|Kit #: MT38/31138||
- Al Magnus
Every once in a while, I get the urge to build some artillery, even though I don't know much about the subject. I find the German 88mm Flak guns quite appealing and I decided I'd try this version from Hasegawa.
In the box are 98 parts molded in light grey plastic spread over five sprues. From what I can gather from various sources, this kit actually is a Flak 18 with the later three piece barrel and not a Flak 36. Apparently a proper Flak 36 would have the strengthened trailer with two wheels on each of the axles as opposed to the Flak 18 trailer with one wheel per front axle and two per rear axle as found in this kit. So it appears Hasegawa have used the molds for their previously released Flak 18, complete with the old Flak 18 one piece gun barrel (part D1), and added a completely new sprue for the different barrel (part E1), then remarketed the kit as a Flak 36.
The original molds for the Flak 18, on sprues A through D, are starting to show their age. There are significant seams to remove from some of the parts. The wheels are particularly bad. They were molded slightly out of alignment and the removal of the seam down the middle of the tire also removed a fair amount of the tread detail.
On the plus side the new gun barrel is excellent and perfectly molded.
The decals consist of a set of generic markings for a variety of German units plus some kill stripes for the barrel. I did not use any of them but I suspect they will be your typical Hasegawa fare - a little on the thick side but will settle down well with some Microsol applied.
I was in a quandary on how to build this kit. I really didn't want it in firing position with the limbers separate as it would be too many loose parts lying around for my liking and I didn't want it in towed form because I had no plans to build a tow vehicle to attach it to. After browsing the web I found a few pictures showing the gun being used while still on its wheels so I decided to go this route with the build.
Although detail is not too bad the kit definitely can use some simple improvements to make it better.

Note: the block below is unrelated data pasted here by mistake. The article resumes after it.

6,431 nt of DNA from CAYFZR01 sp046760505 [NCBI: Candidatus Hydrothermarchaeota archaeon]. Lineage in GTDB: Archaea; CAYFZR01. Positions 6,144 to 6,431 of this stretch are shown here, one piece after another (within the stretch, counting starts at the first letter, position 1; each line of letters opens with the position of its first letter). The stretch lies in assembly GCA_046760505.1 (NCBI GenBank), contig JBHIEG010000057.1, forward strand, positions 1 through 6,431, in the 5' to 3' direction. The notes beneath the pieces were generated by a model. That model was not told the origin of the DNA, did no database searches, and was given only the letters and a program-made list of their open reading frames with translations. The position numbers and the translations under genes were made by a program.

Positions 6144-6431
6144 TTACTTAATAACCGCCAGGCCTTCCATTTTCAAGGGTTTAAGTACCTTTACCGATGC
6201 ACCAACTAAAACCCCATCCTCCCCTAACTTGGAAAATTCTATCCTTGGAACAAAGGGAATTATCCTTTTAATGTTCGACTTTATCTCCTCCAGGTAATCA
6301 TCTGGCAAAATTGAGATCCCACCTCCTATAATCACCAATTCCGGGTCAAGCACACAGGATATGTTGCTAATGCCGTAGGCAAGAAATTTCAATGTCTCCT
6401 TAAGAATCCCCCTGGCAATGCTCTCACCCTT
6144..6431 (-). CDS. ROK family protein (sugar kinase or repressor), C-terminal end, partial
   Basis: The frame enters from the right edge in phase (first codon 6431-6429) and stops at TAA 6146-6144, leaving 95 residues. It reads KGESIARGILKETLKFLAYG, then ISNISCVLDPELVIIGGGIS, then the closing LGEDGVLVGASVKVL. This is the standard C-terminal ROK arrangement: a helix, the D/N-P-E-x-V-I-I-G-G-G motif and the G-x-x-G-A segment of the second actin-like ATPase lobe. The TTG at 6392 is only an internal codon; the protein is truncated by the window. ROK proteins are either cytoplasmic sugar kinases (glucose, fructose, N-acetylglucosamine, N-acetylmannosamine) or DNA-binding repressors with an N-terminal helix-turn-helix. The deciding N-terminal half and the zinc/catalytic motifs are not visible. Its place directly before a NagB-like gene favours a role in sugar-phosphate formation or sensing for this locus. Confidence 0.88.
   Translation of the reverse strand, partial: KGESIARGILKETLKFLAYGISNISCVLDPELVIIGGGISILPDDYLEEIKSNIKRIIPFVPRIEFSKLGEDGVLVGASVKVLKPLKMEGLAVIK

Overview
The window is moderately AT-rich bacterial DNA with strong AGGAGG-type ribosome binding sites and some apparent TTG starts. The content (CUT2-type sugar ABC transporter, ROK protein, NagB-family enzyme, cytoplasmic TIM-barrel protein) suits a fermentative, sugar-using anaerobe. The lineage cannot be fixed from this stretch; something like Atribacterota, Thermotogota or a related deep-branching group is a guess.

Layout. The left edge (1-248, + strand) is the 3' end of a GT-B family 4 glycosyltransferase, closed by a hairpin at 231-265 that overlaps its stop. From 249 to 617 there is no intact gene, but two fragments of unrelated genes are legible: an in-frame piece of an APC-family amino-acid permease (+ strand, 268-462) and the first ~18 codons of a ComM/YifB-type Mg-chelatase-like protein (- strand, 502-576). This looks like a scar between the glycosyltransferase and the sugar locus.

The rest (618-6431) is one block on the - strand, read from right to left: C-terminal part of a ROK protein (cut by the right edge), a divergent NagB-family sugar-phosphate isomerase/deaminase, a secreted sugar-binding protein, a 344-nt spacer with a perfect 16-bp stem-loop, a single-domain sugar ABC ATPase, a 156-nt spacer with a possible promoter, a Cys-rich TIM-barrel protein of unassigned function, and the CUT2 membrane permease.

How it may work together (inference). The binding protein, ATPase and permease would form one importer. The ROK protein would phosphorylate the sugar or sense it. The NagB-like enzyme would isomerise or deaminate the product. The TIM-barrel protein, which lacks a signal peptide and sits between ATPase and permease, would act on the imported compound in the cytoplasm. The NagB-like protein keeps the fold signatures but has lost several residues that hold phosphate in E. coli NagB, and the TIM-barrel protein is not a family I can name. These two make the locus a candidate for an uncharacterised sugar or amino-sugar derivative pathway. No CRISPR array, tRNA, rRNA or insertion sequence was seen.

I started by building the frame (parts 7 & 8) and then covered over the hollow undersides of part 7 with some thin plastic sheet. I added small discs over the hinge points for the folding legs punched from some thin plastic sheet. The hand cranks (part 26) were thinned and I added handles using very thin plastic rod. Next was a pair of scratchbuilt tow hooks to go under the rear ends of the rear limber (part 32).
Then came the fun part, drilling holes wherever I could. First was the muzzle end of the gun and the two ends of the sights. I added holes to the seat and drilled out the holes on the frames holding the wire spools (part 35). While I was at it I decided to try something different - detailing the wire spools. I discarded the parts for the molded on cable (part 36) drilled out the ends of the spools, added a tube between the two sides and then wound some copper wire over the tube to replicated the cable.
There are a couple of braces between the shield and the gun frame which I added with some plastic rod. The handles for the sledge hammers (part D28) and shovels (part D20) were thinned. I only mounted one of the shovels, putting the other into the spares box for a future build.
The kit was made in two sub-assemblies: the gun and the chassis. To facilitate painting I used the convenient hole in the top of the gun pedestal, which was ideal for inserting a handle, and I drilled a hole in the bottom of the gun mount to give me a spot to insert another handle.
Once everything was painted and the two sub-assemblies joined, I added my last detail item, a section of chain draped over the frame of the rear limber.
This kit still makes up into a nice model, but what you get is a 3-piece barrel version of the Flak 18 gun, and not a true Flak 36.
Review sample purchased by the author.